Other activities are supervised and tailored to the needs of those with dementia. Forest bathing – a meditative way of enjoying the sensory aspect of woodland – is popular.

Carers are encouraged to join in and, for many family carers, it provides an opportunit­y to bond with a loved one through mutual enjoyment of the activity.

Wright said: “There is definitely an element of people with dementia having an adventure, doing something different: there is an element of challenge.

“By the end of that two-hour session you have folks who have not been on a bike for decades doing laps [of the arena].

“That for them is quite a challenge, an adventure … we’re pushing people but in a very supportive way.”

Councill said carers report an increase in contentmen­t, communicat­ion and memory in participan­ts, with being in nature having a powerful effect: “They’re in this multisenso­ry natural environmen­t and they don’t have to battle with things like traffic and noise – it’s very good at making people feel calm,” she said. “The words people use [to describe it] are calm, contented and relaxed.”

She said it gives her a personal thrill to see what participan­ts get out of sessions. She added: “Sometimes it’s because of a connection that someone has, mother and daughter or husband and wife riding a bike together, getting to see the joy on people’s faces when they didn’t think they could still have fun like that together, that’s really special.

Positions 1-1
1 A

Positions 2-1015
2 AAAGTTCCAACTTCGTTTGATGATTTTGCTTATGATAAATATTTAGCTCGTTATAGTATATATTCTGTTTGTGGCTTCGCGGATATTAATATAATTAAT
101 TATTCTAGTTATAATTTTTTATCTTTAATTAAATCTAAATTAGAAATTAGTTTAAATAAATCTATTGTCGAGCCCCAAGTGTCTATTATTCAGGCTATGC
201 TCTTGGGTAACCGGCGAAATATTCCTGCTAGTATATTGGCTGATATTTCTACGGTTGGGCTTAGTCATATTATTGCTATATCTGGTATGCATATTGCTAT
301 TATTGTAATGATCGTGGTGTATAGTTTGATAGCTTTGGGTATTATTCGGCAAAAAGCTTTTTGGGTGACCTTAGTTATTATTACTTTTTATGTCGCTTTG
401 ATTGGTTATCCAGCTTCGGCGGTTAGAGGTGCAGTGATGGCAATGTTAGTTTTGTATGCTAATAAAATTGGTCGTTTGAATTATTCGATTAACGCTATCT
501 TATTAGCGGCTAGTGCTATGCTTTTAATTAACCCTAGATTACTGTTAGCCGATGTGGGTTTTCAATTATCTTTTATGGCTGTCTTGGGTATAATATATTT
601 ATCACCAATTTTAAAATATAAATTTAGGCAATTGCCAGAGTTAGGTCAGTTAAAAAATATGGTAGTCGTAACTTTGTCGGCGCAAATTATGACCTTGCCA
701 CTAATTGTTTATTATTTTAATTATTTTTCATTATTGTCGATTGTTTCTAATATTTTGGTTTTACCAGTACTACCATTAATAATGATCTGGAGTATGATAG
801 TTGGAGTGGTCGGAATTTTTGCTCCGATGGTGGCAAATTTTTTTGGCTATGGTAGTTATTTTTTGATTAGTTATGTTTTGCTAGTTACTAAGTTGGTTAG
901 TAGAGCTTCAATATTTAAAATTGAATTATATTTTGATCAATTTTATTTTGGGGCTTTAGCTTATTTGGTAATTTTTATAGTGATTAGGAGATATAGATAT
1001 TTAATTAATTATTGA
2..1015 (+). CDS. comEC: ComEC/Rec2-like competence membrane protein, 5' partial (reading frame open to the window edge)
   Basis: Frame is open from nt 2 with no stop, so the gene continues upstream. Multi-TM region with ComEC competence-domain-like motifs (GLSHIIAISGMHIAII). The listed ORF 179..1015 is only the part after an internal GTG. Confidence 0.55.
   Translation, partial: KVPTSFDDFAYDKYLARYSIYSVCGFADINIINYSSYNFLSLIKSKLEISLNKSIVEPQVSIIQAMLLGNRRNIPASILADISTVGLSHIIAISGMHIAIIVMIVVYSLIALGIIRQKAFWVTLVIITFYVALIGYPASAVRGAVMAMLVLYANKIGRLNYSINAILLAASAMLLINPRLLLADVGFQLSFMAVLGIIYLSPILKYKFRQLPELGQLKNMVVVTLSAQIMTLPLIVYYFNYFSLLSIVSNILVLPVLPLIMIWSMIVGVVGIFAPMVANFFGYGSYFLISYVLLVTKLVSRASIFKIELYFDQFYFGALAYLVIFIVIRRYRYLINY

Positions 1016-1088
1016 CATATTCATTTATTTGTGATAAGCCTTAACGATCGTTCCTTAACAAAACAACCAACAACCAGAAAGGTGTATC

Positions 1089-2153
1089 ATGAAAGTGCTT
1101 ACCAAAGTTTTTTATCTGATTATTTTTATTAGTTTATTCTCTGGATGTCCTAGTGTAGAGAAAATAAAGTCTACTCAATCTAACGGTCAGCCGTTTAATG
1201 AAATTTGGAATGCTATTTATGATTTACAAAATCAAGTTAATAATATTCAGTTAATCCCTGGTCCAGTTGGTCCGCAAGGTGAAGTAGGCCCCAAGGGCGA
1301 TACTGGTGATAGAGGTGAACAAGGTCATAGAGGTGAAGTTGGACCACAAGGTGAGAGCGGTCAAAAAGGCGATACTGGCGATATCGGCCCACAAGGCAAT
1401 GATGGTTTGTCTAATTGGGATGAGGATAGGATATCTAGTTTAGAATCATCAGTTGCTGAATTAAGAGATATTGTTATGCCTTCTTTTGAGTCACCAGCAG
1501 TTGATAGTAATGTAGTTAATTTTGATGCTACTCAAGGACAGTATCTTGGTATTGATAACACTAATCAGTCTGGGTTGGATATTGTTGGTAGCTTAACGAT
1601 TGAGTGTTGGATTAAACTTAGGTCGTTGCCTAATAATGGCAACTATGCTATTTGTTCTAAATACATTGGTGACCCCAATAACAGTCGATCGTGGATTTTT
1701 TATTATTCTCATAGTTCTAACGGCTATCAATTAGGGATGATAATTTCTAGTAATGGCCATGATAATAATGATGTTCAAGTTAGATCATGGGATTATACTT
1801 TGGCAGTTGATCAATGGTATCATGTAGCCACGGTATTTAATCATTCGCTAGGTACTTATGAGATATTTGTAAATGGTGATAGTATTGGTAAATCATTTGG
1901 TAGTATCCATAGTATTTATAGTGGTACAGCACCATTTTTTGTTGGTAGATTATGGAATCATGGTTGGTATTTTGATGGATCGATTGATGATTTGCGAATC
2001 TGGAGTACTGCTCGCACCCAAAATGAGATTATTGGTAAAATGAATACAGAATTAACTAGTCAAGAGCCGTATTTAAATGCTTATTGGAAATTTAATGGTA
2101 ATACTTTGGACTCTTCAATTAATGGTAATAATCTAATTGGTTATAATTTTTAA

“And sometimes it’s about seeing people achieve their own personal goals – that definitely brings tears to your eyes, seeing people doing something they didn’t think they could do.”

She said there had been concerns about controllin­g risk from some quarters but they had found ways to do it, and she added: “What we would like to happen is that we develop this work here and it becomes a blueprint for how people in other national parks or other areas could be supporting people living with dementia in the outdoors.”

At a recent cycling session, a carer who rode a tandem trike with his wife around the grounds said: “It’s a great way of getting exercise – she used to cycle a lot, but can’t go a standard bike any more.

“There’s lasting benefit as far as the short-term memory goes – in the evening there’s a chance she’ll remember she was here and say it was a good day.”

Kathy Barnaby works at The Glen day centre for older people in Aviemore and brings a group of participan­ts to sessions.

She said: “They just love it, and they are amazed they can get on the bike and cycle.

“They love the gardening, getting their hands dirty. The scenery here is amazing, a lot will remember what they’ve done and talk about it when they go home to their families.”

 ?? ??
 ?? Picture James Lee ?? Kenny Wright and Gillian Councill at the new dementia centre.
Picture James Lee Kenny Wright and Gillian Councill at the new dementia centre.
 ?? ?? AS worker Sarah, above, and Tim guiding Mick at basketmaki­ng.
AS worker Sarah, above, and Tim guiding Mick at basketmaki­ng.

Newspapers in English

Newspapers from United Kingdom